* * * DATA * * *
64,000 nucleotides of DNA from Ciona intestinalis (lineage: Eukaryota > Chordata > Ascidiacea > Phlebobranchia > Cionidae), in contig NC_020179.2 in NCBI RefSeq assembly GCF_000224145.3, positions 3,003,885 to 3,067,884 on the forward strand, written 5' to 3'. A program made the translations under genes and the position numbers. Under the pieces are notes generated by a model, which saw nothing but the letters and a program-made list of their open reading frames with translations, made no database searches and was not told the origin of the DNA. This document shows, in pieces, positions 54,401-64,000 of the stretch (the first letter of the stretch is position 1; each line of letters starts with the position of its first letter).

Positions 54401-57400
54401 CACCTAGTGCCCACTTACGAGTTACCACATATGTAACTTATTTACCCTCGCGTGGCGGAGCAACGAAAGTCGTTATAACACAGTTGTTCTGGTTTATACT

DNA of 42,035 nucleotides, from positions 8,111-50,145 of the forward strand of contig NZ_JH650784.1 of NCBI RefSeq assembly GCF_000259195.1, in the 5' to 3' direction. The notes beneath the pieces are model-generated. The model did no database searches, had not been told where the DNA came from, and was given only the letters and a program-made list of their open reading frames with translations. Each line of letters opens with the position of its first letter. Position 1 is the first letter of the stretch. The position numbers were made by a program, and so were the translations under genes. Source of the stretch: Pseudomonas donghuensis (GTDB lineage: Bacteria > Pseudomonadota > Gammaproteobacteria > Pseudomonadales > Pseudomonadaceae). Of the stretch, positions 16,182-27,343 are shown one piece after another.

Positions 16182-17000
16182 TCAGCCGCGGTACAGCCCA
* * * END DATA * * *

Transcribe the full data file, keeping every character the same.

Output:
64,000 nucleotides of DNA from Ciona intestinalis (lineage: Eukaryota > Chordata > Ascidiacea > Phlebobranchia > Cionidae), in contig NC_020179.2 in NCBI RefSeq assembly GCF_000224145.3, positions 3,003,885 to 3,067,884 on the forward strand, written 5' to 3'. A program made the translations under genes and the position numbers. Under the pieces are notes generated by a model, which saw nothing but the letters and a program-made list of their open reading frames with translations, made no database searches and was not told the origin of the DNA. This document shows, in pieces, positions 54,401-64,000 of the stretch (the first letter of the stretch is position 1; each line of letters starts with the position of its first letter).

Positions 54401-57400
54401 CACCTAGTGCCCACTTACGAGTTACCACATATGTAACTTATTTACCCTCGCGTGGCGGAGCAACGAAAGTCGTTATAACACAGTTGTTCTGGTTTATACT

DNA of 42,035 nucleotides, from positions 8,111-50,145 of the forward strand of contig NZ_JH650784.1 of NCBI RefSeq assembly GCF_000259195.1, in the 5' to 3' direction. The notes beneath the pieces are model-generated. The model did no database searches, had not been told where the DNA came from, and was given only the letters and a program-made list of their open reading frames with translations. Each line of letters opens with the position of its first letter. Position 1 is the first letter of the stretch. The position numbers were made by a program, and so were the translations under genes. Source of the stretch: Pseudomonas donghuensis (GTDB lineage: Bacteria > Pseudomonadota > Gammaproteobacteria > Pseudomonadales > Pseudomonadaceae). Of the stretch, positions 16,182-27,343 are shown one piece after another.

Positions 16182-17000
16182 TCAGCCGCGGTACAGCCCA